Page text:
Ultimately, though, Bradbury may not be sanctioned for a totally different reason. The WaPo repeats reports elsewhere that emails formed a key role in the investigation. And we know that by 2005, the Bush Administration was much better at disappearing its emails than in the early days of the Administration.

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The OPR Report: Why No Sanctions for Bradbury?

The WaPo has a helpful preview of what to expect from the Office of Professional Responsibility’s upcoming report on the authors of the torture memos. It talks a lot about the recommendation for professional sanctions for John Yoo and Jay Bybee.

A draft report of more than 200 pages, prepared in January before Bush’s departure, recommends disciplinary action, rather than criminal prosecution, by state bar associations against Yoo and Bybee, former attorneys in the department’s Office of Legal Counsel, for their work in preparing and signing the interrogation memos. State bar associations have the power to suspend a lawyer’s license to practice or impose other penalties. 

But curiously (or rather, suspiciously), the report does not recommend sanctions against Bradbury.

The legal analysis on interrogation prepared by a third former chief of the Office of Legal Counsel, Steven G. Bradbury, also was a subject of the ethics probe. But in an early draft, investigators did not make disciplinary recommendations about Bradbury.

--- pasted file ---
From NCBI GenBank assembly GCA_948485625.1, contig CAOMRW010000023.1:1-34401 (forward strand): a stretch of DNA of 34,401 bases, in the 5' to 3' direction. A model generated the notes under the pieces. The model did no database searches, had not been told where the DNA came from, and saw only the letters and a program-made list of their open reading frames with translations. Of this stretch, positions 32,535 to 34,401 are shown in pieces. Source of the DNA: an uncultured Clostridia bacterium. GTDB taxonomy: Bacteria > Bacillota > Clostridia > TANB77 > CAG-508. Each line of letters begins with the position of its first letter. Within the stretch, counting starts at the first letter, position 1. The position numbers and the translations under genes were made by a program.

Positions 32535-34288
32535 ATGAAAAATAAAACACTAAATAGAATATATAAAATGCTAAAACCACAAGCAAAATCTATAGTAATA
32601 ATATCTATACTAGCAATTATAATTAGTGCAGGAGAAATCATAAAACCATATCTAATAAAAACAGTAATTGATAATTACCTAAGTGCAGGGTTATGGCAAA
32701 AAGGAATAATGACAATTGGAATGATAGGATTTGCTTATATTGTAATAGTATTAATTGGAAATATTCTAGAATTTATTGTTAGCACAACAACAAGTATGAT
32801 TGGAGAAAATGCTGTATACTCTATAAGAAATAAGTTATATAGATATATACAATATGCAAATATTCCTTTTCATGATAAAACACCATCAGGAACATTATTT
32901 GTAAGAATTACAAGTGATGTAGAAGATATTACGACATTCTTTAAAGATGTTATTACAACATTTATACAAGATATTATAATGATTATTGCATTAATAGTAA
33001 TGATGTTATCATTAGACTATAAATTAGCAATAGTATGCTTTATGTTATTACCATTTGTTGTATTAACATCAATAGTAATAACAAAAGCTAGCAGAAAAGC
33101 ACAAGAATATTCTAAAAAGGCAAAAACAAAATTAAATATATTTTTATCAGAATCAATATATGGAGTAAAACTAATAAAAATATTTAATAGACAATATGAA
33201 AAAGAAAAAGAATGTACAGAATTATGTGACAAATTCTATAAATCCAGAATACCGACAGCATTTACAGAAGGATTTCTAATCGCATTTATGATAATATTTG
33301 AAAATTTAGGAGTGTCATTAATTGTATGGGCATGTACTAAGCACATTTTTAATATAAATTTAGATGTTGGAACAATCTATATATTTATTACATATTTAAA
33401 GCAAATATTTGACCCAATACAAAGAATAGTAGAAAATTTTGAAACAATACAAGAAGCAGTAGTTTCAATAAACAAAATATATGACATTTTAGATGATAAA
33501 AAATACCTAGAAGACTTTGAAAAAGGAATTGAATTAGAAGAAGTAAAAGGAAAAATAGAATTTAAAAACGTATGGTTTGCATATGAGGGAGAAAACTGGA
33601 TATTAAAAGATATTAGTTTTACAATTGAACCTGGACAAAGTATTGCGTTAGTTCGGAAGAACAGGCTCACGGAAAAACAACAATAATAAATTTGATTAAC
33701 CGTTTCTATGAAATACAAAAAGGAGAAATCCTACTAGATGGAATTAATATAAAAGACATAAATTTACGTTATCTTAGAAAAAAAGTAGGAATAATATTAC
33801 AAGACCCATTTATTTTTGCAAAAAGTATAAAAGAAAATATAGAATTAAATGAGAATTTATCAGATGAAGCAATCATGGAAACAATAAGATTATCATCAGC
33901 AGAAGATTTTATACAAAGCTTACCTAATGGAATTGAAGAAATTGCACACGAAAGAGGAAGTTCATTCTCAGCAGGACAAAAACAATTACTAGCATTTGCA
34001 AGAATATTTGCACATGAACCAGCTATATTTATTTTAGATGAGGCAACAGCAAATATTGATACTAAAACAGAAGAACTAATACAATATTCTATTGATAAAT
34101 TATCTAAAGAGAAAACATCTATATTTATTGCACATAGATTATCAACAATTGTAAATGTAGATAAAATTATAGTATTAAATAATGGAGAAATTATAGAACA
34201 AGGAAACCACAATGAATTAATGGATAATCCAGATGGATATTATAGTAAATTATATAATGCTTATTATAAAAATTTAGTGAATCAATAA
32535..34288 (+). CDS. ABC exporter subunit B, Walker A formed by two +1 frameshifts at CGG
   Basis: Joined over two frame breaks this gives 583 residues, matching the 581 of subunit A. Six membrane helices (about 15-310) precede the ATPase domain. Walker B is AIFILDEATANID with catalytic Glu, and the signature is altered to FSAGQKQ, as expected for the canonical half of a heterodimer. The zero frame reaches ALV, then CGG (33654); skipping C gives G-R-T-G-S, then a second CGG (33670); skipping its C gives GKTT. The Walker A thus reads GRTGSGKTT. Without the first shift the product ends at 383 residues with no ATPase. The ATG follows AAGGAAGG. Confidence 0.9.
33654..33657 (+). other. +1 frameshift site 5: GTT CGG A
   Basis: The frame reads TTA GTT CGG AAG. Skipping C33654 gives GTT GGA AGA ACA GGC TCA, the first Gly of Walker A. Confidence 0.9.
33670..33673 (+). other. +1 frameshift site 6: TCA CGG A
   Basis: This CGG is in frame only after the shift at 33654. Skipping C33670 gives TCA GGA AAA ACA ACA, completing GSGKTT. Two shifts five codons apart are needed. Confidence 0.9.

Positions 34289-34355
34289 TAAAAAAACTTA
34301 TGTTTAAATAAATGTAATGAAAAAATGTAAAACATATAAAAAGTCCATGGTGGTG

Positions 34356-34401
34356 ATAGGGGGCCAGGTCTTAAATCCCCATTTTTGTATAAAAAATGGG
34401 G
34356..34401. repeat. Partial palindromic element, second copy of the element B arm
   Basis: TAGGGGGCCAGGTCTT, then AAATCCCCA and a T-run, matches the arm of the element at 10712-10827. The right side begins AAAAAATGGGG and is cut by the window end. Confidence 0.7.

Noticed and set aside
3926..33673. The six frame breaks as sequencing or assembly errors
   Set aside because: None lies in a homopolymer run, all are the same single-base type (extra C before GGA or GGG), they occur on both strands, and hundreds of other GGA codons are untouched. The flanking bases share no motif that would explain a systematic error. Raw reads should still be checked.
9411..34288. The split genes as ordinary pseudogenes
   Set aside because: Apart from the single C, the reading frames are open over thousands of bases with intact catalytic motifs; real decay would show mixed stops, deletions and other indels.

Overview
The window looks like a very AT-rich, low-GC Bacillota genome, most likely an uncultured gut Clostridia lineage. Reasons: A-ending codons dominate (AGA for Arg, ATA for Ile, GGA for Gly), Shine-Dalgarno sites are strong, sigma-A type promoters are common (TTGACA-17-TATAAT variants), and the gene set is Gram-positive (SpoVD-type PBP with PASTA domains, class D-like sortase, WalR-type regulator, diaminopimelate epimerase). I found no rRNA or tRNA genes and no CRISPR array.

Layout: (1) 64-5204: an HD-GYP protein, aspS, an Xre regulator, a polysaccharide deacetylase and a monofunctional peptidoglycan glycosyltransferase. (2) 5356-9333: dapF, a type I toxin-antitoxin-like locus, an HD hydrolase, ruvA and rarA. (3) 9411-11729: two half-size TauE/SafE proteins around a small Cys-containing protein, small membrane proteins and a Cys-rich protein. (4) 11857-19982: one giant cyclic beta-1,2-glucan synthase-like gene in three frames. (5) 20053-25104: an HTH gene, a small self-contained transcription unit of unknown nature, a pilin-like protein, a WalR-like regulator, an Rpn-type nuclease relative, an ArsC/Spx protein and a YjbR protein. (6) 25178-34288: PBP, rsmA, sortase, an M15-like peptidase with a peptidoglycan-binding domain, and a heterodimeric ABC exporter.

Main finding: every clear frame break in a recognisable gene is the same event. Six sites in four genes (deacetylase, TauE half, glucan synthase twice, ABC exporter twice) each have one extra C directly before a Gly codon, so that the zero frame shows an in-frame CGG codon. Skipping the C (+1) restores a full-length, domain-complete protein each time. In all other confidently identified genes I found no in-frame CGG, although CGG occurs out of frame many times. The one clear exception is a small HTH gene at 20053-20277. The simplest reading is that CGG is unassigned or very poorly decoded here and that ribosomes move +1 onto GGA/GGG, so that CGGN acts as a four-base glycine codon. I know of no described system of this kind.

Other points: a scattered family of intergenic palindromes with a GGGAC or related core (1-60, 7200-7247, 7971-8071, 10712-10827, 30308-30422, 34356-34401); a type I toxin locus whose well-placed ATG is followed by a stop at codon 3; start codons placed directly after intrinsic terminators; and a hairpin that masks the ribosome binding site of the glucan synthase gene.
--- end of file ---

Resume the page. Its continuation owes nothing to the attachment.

Remember, the OLC got to review an early draft of this report–an OLC then headed by Steven Bradbury. I’m not a lawyer, so I’ll leave it to those who are to convince me that Bradbury’s opinions weren’t every bit as crappy as Yoo’s. But I do find his wholesale dismissal of the 8th Amendment rather troubling.

The WaPo also has this fascinating passage:

In a separate effort to counterbalance the draft report, Attorney General Michael B. Mukasey and Deputy Attorney General Mark R. Filip wrote a 14-page letter before they left office this year. They described the context surrounding the origins of the memos, written at a time when officials feared another terrorist strike on American soil.

Both Mukasey and Filip were dissatisfied with the quality of the legal analysis in the wide-ranging draft report, sources said. Among other things, the draft report cited passages from a 2004 CIA inspector general’s investigation and cast doubt on the effectiveness of the questioning techniques, which sources characterized as far afield from the narrow legal questions surrounding the lawyers’ activities. The letter from Mukasey and Filip has not been publicly released, but it may emerge when the investigative report is issued.

So Mukasey and Filip are going to try to rebut this report. Mukasey, of course, repeatedly pointed to the OLC memos to explain his refusal to prosecture torturers–so he’s got to pretend they’re respectable. (more…)